"Our orders from the AGOA region peaked at about 40 percent," this member explained. "Now, only about 15 percent to 20 percent of our orders come from AGOA countries, with much of that drop around the time AGOA was extended [in 2012]."

Looking at the data, many companies followed suit. In 2011, AGOA apparel imports totaled $903.2 million. The following year, as the expiration of the third-country fabric benefit approached, AGOA apparel imports dropped to $864.2 million, a decline of more than 4 percent.

Now, fashion brands and retailers face the decision of whether or not to stay in AGOA again.

"We have to place our orders in advance. We hold back orders when it looks like it might not be renewed," said the member.

This particular company looks to sub-Saharan Africa to source "repeat merchandise, basic goods that sell season after season at high volume, like knit tops and tanks for women." But even these items must be ordered at minimum six months in advance for the factories to acquire the raw materials, produce samples, produce the order, and then factor in time for transportation and logistics, which can take much longer in the AGOA region than Southeast Asia or Central America, as many AGOA countries are landlocked and require significantly extra time to get the goods to and from the nearby ports. When you add it up, a company actually needs closer to a year to source product from an AGOA country.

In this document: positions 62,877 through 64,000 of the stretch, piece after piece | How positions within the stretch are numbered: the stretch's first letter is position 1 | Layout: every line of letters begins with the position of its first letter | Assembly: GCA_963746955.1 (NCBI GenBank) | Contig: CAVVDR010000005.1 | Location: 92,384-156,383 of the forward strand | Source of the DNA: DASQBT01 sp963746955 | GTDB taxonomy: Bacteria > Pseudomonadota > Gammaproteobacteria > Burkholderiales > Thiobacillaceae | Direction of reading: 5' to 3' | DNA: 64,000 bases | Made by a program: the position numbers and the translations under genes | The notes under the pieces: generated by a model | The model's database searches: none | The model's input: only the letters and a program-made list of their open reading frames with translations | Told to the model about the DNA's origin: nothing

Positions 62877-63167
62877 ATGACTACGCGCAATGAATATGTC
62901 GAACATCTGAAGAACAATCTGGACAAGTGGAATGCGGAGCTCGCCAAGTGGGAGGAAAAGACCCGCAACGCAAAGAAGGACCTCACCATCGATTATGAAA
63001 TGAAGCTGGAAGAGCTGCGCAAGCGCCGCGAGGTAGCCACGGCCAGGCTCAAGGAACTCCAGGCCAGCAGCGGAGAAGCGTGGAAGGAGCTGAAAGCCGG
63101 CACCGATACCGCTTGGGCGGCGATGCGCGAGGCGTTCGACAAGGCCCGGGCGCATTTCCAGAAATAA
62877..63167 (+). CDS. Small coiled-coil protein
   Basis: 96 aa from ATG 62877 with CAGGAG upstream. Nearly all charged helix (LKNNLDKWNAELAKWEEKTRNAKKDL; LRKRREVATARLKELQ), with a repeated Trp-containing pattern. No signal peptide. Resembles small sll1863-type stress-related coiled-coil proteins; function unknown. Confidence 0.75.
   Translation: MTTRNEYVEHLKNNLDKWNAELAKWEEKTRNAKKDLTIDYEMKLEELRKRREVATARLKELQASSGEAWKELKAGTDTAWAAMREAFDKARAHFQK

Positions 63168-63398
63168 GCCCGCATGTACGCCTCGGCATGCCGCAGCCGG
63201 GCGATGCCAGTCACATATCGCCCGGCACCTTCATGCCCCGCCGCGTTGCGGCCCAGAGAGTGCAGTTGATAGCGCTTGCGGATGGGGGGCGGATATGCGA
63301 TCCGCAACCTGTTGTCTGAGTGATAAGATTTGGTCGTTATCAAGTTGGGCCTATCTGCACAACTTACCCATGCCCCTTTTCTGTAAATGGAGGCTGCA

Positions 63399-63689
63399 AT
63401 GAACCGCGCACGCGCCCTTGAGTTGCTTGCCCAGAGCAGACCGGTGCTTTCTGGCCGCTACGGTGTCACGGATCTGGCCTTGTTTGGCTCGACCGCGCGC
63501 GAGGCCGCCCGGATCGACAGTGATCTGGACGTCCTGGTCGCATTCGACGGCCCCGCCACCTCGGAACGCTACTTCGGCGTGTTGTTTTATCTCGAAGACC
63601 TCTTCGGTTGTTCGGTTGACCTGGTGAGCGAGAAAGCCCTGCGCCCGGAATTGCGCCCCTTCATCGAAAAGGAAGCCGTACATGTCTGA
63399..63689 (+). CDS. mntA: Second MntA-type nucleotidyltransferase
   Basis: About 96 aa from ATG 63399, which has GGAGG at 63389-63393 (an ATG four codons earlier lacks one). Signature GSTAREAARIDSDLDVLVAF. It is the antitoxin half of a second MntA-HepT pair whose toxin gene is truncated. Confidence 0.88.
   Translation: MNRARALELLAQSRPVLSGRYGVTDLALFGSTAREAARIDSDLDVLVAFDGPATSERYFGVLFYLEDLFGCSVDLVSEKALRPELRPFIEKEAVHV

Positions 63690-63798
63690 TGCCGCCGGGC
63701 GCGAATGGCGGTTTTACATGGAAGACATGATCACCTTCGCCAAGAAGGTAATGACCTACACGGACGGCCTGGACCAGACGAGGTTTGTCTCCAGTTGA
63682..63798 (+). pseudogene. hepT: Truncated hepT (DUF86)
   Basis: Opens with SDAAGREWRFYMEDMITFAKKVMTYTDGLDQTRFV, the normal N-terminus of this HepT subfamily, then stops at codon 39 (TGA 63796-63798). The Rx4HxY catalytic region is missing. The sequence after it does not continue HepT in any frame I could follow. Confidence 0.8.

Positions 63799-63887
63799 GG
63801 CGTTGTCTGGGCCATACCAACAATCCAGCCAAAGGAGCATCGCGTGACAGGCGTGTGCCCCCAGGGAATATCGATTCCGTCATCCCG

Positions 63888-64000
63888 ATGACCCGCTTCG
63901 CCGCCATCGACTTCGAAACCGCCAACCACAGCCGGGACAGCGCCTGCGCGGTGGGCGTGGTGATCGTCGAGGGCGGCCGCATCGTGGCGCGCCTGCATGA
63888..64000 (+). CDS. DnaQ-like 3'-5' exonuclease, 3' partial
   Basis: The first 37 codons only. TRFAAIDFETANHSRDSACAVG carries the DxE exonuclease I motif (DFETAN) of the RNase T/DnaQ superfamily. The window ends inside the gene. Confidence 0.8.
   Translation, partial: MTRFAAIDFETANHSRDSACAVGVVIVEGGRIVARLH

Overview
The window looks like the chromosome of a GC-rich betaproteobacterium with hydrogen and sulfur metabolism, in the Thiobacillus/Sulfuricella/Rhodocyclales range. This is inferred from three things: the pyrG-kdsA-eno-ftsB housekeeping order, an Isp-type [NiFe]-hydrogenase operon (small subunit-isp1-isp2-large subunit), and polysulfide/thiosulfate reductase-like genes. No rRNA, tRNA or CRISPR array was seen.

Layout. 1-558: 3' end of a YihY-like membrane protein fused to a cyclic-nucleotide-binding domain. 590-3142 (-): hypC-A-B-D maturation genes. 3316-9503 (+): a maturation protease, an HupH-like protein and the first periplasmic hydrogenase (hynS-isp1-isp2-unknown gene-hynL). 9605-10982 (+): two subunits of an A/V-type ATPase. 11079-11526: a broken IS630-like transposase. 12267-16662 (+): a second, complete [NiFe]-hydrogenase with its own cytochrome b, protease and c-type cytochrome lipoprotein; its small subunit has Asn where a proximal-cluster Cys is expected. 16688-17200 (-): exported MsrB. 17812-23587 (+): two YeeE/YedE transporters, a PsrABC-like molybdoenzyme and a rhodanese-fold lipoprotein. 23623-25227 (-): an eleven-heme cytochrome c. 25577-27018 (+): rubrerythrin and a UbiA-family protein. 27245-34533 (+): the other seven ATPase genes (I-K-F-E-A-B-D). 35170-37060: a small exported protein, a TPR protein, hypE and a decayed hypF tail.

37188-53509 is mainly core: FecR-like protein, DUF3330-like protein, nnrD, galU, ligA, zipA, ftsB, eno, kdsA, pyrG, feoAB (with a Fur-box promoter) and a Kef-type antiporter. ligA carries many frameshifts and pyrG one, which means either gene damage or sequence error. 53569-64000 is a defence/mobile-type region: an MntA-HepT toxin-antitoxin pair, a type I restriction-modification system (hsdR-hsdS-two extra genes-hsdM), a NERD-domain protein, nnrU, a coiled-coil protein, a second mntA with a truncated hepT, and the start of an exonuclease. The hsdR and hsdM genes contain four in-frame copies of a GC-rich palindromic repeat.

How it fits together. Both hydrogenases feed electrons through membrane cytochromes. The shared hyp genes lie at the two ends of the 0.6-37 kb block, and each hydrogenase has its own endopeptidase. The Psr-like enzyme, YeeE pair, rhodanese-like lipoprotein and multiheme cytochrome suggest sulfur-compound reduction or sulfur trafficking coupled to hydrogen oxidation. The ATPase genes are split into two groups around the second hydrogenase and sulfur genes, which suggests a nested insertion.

And it goes without saying that unwieldy logistics come at a hefty price, making sourcing in the region even more expensive than other regions.

And again, this is just the experience of one company that desperately tries to stay in the region until the last possible moment. Other companies have already left.

But here's the thing — companies really want to source in the AGOA region.

In our recent industry benchmarking survey of sourcing executives, conducted in conjunction with Dr. Sheng Lu of the University of Rhode Island, we found that AGOA is one of just a handful of Free Trade Agreements or preference programs utilized by more than 20 percent of respondents. In fact, 37 percent of the survey respondents say they currently source from AGOA beneficiaries — a sharp contrast with the 30 percent who utilize the U.S.-Korea FTA, 19 percent who utilize the U.S.-Colombia FTA, and 11 percent who utilize the Haiti preference programs.

Of all respondents, 40 percent expect to increase sourcing from Africa in the next two years, while 53 percent expect to stay the same. And 7 percent say they expect to decrease sourcing — a number that we expect to rise as the expiration date gets closer and closer.

I have no doubt that these numbers will look very different if there has not been any action to renew the program by the time we conduct our survey again next April.

We'll be paying close attention to next week's hearing and the upcoming U.S.-Africa Leaders' Summit in August. While we've heard from many sources that there's unlikely to be any action on trade until after the midterm elections, we remain hopeful that Congress will recognize the importance of quick, seamless renewal, for the workers affected by AGOA who desperately need apparel jobs and for the companies in the U.S. that desperately want to provide them.

Julia K. Hughes is the president of the United States Fashion Industry Association (USFIA) , which represents textile and apparel brands, retailers, importers, and wholesalers based in the U.S. and doing business globally.